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Month: November 2006

Old time

Pandas don’t have just one religion, but probably their most popular religion is this:

There are many gods. The goal of all the gods, except for maybe a few twisted ones, is to create the most perfect object possible in our universe. In fact, this is the sole reason our universe was created; any object created in the palaces of the gods, which lie beyond, is perfect by definition. The universe we live in was fabricated as a testing ground of sorts.

It is self-evident that the perfect object is a stalk of bamboo. The gods compete, each in their own ways, to make the best bamboo that can be made.

Pandas are arbiters. One cannot properly determine the worth of a stalk of bamboo without a panda to pass judgement. This is why pandas exist; they were added to our world in order to help the gods decide if their bamboo efforts had reached fruition. Before there were pandas, the arguments between the gods had consequences not to be desired.

This is why pandas must eat bamboo. It is a holy duty. It is not, as some might think, laziness or gluttony. By eating bamboo, pandas hasten the day when the goal of all the gods will be reached; and all will celebrate.

Some might ask if this goal should be reached, since — if the purpose of the universe is to test bamboo — the universe will be purposeless once the perfect bamboo is accomplished. Purposelessness is another word for “disposable.” Pandas, however, are not inclined towards long-term thinking. They simply enjoy bamboo.

With thanks, as always, to S.

Rending of hair, and so on

I thought this review was interesting as a sample of flawed political discourse. Also fun for those who want to hear about how Happy Feet is a dangerous, offensive movie, but I’m gonna shine a flashlight on the clever rhetorical trick. Or, in this case, probably not a clever rhetorical trick — it’s probably just a guy who doesn’t realize exactly what kind of hyperbole he’s engaging in.

The trick is this: you take someone generally considered to be offensive on your side of the political spectrum, and you take a behavior you disapprove of on the other side of the political spectrum, and you say “it’s OK to disagree with me, but that behavior is exactly like this offensive person!” It gives you this veneer of reason, cause you’re being all rational and bipartisan and admitting there are slimeballs on your side of the fence. However, it also irrationally conflates what may be perfectly reasonable behavior with behavior that is generally accepted as slimy.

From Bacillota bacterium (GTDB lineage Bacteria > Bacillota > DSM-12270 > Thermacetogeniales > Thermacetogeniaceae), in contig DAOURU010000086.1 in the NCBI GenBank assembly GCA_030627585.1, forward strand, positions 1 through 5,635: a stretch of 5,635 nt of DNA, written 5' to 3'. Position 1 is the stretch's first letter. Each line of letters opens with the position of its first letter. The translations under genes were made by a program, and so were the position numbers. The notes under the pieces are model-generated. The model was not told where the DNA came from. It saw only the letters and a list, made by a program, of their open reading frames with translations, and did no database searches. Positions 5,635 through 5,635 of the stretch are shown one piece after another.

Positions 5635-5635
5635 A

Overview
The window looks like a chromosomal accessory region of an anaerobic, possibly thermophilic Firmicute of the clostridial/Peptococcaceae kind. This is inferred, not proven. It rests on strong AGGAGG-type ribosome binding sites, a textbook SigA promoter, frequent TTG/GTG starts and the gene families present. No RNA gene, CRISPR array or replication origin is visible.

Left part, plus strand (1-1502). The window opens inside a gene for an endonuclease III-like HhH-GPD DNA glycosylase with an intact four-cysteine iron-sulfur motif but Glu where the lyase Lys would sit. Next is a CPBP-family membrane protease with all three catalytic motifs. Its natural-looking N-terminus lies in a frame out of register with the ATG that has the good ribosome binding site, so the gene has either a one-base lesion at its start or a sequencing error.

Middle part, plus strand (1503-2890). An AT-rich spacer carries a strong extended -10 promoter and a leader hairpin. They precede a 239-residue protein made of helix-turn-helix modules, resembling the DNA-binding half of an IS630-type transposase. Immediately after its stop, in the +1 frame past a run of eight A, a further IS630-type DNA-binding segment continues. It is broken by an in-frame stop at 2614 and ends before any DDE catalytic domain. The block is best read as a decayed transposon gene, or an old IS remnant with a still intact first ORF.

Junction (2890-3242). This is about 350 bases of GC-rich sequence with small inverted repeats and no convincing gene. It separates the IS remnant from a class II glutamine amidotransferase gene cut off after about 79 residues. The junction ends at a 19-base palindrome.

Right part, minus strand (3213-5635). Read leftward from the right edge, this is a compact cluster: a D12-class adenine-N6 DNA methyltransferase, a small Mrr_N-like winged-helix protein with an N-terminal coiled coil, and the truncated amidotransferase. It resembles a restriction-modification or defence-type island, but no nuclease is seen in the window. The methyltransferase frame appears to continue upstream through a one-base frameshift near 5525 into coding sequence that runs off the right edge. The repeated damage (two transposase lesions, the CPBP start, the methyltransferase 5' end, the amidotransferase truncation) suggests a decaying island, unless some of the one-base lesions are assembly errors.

E.g., Pat Robertson:

Calling this Liberal is like those people that call Pat Robertson a conservative. Real conservatives cringe at that statement. No, he is an ultra right wing Christian neo conservative who teaches the word of Christ out of one side of his mouth and then calls openly for the public assassination of the democratically elected leader of a sovereign nation out of the other. No. Real conservatives stand as far away from that scary goon as humanly possible.

Aw, that’s awesome. He’s condemning a guy who calls for assassination! That shows he’s rational.

Happy Feet is the Liberal Pat Robertson.

Well, there you go. Happy Feet might as well be calling for public assassination. Wait…

Happy Feet is liberal like that unwashed hippie wearing the Look to the skies T-shirt that climbs and handcuffs himself to a tree to prevent someone from knocking down a forest on their own land.

You can have mixed opinions about the morality of people who cuff themselves to trees, sure. However, I think it is reasonably clear that calling for assassination is somewhat lower on the morality scale than tree-cuffing. Cause one involves death, and the other does not.

The review goes on to explain that Footloose is evil because the hero doesn’t believe that God forbids dance — um. Wait. No. That’s the plot of Happy Feet, in this case, but it’s definitely evil. Maybe it was evil in Footloose, too, I dunno. He’s pretty convinced that there’s something clearly wrong with it here — “Still not making up a single word.” After that there are a lot of spoilers, so I won’t keep going, but wow.

This shows up all the time on political blogs. Not quite as often in movie reviews. Good trick to recognize when you see it.

More contemplations

The Sony Reader continues to impress. I’ve read two complete books on it now, thanks to the $50 credit you get at the store when you buy it, and the thing just works. It’s readable. When I’m reading an book on the screen of my computer, I tend to skim. With this thing? Not so much.

I’ve kind of given up on using it as an RPG library for now, because PDF is not its best format. But I don’t feel a twinge of regret at that, because it’s so darned cool otherwise. Yesterday I was eating lunch and I finished the book I was on. Instinctive thought: “Oh, damn, now I have no book for the rest of the meal.” But no, I had 20 more books, and no additional weight. I mean, if you put me in a bookstore and said “you can get that book on paper or on the Reader,” I might well choose the Reader.

The optimal format for these things is Sony’s own BBeB. S. pointed out Manybooks, which is mostly Project Gutenberg books, but they provide everything in BBeB format as an option. Nice. They also provide just about every other ebook format you could ask for.

RTF is an excellent second choice, and once again I find myself heading over to see what Baen can provide outside of wretchedly vile conservative SF porn. (See also the Baen book in which the SS comes back to save Germany from alien invaders.) Still, they have a good free library, plus there’s an archive of the Baen CDs. The latter had permission to redistribute explicitly granted, so it’s nice and legal.

I’m hoping one of these days Tor gets more serious about Baen-style ebooks. It’s gotta happen soon.

Anyway. Yes. Good device. Love it to pieces. More later.